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By Li-Young Lee


Through the night   

the apples

outside my window   

one by one let go   

their branches and   

drop to the lawn.

I can’t see, but hear

the stem-snap, the plummet

through leaves, then

the final thump against the ground.

Sometimes two   

at once, or one   

right after another.

During long moments of silence

I wait

and wonder about the bruised bodies,   

the terror of diving through air, and   

think I’ll go tomorrow

to find the newly fallen, but they

all look alike lying there

dewsoaked, disappearing before me.


I lie beneath my window listening   

to the sound of apples dropping in

the yard, a syncopated code I long to know,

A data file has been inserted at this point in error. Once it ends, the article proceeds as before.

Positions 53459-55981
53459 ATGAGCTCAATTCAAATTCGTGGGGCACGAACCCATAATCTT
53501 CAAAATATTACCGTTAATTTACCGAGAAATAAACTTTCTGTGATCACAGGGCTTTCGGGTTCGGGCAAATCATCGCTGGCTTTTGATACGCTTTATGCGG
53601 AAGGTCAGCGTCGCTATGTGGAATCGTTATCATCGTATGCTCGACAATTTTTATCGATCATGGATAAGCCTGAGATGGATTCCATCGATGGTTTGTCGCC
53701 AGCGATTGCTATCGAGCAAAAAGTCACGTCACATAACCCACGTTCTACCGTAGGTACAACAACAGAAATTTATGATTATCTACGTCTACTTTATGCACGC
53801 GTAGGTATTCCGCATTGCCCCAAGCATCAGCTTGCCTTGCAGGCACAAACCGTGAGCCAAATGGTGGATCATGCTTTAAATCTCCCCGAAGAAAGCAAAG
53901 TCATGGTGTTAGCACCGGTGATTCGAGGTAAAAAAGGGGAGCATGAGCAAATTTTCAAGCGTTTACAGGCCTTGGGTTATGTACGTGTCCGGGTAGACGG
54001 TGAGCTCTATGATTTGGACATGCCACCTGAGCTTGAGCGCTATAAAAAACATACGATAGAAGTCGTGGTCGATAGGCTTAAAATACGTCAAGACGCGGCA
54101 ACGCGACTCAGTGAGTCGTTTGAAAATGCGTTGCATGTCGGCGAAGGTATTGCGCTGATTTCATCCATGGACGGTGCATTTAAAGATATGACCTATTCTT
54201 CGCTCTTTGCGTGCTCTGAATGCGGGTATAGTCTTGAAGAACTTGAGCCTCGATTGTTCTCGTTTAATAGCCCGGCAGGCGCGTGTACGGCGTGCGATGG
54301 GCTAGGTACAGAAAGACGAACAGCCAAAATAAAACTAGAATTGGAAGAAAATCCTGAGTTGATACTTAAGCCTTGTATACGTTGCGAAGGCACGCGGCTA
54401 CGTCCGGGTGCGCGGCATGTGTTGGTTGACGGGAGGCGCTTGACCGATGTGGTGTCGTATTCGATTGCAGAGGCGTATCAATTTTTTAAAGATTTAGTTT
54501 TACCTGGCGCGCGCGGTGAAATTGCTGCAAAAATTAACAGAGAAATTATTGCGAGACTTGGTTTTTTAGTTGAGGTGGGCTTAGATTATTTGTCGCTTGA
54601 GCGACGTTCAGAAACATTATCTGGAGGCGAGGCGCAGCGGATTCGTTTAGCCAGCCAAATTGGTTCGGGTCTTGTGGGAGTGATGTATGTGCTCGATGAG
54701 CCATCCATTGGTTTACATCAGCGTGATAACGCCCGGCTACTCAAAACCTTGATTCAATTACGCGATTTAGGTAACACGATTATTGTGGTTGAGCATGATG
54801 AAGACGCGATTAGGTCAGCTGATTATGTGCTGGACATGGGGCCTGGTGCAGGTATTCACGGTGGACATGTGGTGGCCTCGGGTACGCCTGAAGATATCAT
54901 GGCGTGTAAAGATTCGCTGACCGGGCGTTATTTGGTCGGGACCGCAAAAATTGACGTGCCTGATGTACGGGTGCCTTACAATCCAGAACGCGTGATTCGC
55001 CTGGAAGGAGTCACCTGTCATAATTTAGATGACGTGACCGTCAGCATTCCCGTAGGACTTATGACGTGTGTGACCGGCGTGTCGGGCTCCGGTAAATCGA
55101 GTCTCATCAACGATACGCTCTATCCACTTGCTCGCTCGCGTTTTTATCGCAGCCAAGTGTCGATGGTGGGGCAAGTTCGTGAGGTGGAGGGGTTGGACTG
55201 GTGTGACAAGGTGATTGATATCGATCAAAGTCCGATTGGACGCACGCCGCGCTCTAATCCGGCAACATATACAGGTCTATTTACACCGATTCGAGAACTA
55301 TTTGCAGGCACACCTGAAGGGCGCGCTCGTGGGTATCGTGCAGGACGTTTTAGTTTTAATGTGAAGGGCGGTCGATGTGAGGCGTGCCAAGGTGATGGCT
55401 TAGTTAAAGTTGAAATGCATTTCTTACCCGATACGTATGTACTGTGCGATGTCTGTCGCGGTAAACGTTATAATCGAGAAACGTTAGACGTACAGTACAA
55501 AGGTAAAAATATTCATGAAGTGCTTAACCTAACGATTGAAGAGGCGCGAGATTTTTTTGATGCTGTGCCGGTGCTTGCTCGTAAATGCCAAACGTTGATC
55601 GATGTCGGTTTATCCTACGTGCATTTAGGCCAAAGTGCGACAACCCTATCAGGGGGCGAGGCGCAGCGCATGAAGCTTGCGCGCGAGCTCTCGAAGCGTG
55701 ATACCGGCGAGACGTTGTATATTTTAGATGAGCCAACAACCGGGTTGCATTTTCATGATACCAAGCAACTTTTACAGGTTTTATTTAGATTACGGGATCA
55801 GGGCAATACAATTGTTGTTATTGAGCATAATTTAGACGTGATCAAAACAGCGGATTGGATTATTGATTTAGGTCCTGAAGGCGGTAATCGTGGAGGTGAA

which continues even as I sleep, and dream I know

the meaning of what I hear, each dull   

thud of unseen apple-

body, the earth   

falling to earth

once and forever, over   

and over.


Li-Young Lee, “Falling: The Code” from Rose. Copyright © 1986 by Li-Young Lee. Reprinted with the permission of BOA Editions Ltd.,

Source: Rose (BOA Editions Ltd., 1986)

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Poet Bio

Li-Young Lee
The son of a personal physician of Mao Zedong, Li-Young Lee was born in Jakarta, Indonesia, to Chinese parents. After fleeing the country, the family settled in the United States in 1964. Li-Young Lee’s mother came from a noble family, with her grandfather serving as the first president of the Republic of China. Upon arriving in the U.S., Lee’s father became a Presbyterian minister in Pennsylvania. Lee’s poetry is filled with vivid imagery and creates an atmosphere of silence, much like the poems of China’s classical poets. His work often fades from reality into dream worlds, and is punctuated with an attention to the senses. See More By This Poet

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